Title

Investigating the post-Mazama sedimentary record in lakes of western Montana

Presenter Information

Ryan Kadlik

Presentation Type

Poster

Abstract

Mount Mazama was a volcano located at current day Crater Lake in southwestern Oregon. It erupted 7,630 +/- 80 cal yr BP. The eruption was enormous and forced large volumes of ash into the atmosphere where it subsequently settled out to become part of the sedimentary record in lake basins across much of the Pacific Northwest, including in northwestern Montana. The purpose of this project is to examine the post- Mazama record of sedimentation from two lakes in western Montana. The two lakes are Lake Mary Ronan and Flathead Lake. The Mazama tephra is very well preserved and little disturbed in both of these lakes. The hypothesis that I seek to test is that the massive eruption of Mount Mazama produced a sustained period of drought in northwestern Montana immediately following the eruption. Independent analyses from Flathead Lake suggest that this drought resulted in a drawdown that was sufficient enough to produce and develop a soil in Lake Mary Ronan. High resolution imaging of the cores, sedimentary grain size changes analysis, total inorganic carbon content (TIC analysis), to test this hypothesis. The grain size analysis should show an increase in the size of the sediment grains and the TIC analysis should show an increase in total inorganic carbon after the Mazama tephra was deposited. Preliminary X-ray analysis of Lake Mary Ronan sediment records suggest that soil profile fabrics developed shortly after the deposition of the ash. This topic is of interest because it investigates the effects that large volcanic eruptions can have on climate.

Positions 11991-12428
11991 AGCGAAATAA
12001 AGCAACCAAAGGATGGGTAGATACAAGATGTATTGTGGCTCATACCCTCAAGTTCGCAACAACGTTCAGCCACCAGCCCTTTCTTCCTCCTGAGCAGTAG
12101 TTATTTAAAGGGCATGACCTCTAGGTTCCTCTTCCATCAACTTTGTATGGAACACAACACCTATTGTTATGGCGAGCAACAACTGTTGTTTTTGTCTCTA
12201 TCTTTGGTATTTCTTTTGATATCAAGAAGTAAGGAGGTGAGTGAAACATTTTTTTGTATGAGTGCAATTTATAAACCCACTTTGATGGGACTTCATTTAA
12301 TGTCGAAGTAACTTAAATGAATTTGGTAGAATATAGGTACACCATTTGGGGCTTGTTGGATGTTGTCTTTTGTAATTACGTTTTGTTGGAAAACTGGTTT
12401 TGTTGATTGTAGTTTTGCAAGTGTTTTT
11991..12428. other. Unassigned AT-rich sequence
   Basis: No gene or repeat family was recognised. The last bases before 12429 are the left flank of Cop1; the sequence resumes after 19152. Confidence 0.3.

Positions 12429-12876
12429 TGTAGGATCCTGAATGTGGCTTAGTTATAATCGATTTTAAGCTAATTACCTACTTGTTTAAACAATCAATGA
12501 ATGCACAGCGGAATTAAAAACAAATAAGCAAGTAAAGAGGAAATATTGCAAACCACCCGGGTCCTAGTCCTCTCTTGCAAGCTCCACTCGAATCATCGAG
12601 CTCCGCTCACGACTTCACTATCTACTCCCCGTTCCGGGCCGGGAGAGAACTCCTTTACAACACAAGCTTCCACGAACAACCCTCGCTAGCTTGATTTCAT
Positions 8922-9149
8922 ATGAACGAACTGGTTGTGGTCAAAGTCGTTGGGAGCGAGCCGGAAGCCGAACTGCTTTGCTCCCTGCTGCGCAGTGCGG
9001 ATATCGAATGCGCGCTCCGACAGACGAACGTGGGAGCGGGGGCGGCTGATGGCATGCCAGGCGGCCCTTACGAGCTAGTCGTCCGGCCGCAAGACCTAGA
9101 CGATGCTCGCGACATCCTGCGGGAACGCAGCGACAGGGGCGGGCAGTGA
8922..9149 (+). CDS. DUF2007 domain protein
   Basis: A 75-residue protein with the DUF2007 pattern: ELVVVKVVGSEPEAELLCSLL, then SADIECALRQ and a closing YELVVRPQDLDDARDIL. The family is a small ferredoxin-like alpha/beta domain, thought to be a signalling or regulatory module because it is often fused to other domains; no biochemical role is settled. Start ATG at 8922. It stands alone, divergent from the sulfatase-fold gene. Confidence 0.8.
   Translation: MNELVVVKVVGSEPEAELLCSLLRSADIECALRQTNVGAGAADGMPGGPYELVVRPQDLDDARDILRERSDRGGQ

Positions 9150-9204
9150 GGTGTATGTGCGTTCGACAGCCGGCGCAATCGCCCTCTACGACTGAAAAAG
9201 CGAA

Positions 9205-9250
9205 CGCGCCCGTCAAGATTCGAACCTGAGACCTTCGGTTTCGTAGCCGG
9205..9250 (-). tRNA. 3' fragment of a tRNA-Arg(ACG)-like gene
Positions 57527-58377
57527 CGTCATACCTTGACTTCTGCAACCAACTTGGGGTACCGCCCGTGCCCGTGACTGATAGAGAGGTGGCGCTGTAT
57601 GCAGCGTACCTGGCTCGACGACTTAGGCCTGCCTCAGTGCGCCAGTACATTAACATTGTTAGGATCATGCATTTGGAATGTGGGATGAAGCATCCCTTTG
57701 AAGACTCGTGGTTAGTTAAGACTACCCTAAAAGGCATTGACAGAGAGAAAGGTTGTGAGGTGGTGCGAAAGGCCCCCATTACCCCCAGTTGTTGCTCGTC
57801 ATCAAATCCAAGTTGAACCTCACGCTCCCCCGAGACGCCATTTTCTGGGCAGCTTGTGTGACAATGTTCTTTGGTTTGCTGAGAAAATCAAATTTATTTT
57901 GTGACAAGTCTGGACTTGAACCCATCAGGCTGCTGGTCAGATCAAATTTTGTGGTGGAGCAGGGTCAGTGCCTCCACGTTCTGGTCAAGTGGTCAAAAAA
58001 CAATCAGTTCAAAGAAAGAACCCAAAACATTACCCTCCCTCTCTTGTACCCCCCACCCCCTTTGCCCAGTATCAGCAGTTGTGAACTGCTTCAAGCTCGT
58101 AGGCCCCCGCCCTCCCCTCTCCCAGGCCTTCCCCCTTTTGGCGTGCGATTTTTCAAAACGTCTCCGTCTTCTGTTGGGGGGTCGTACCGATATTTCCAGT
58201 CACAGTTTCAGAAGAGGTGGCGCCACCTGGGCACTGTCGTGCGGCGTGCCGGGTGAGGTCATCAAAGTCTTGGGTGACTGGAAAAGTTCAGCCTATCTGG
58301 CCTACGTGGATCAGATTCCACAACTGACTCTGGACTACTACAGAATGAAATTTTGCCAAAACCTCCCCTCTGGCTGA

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Apr 13th, 11:00 AM Apr 13th, 12:00 PM

Investigating the post-Mazama sedimentary record in lakes of western Montana

UC Ballroom

Mount Mazama was a volcano located at current day Crater Lake in southwestern Oregon. It erupted 7,630 +/- 80 cal yr BP. The eruption was enormous and forced large volumes of ash into the atmosphere where it subsequently settled out to become part of the sedimentary record in lake basins across much of the Pacific Northwest, including in northwestern Montana. The purpose of this project is to examine the post- Mazama record of sedimentation from two lakes in western Montana. The two lakes are Lake Mary Ronan and Flathead Lake. The Mazama tephra is very well preserved and little disturbed in both of these lakes. The hypothesis that I seek to test is that the massive eruption of Mount Mazama produced a sustained period of drought in northwestern Montana immediately following the eruption. Independent analyses from Flathead Lake suggest that this drought resulted in a drawdown that was sufficient enough to produce and develop a soil in Lake Mary Ronan. High resolution imaging of the cores, sedimentary grain size changes analysis, total inorganic carbon content (TIC analysis), to test this hypothesis. The grain size analysis should show an increase in the size of the sediment grains and the TIC analysis should show an increase in total inorganic carbon after the Mazama tephra was deposited. Preliminary X-ray analysis of Lake Mary Ronan sediment records suggest that soil profile fabrics developed shortly after the deposition of the ash. This topic is of interest because it investigates the effects that large volcanic eruptions can have on climate.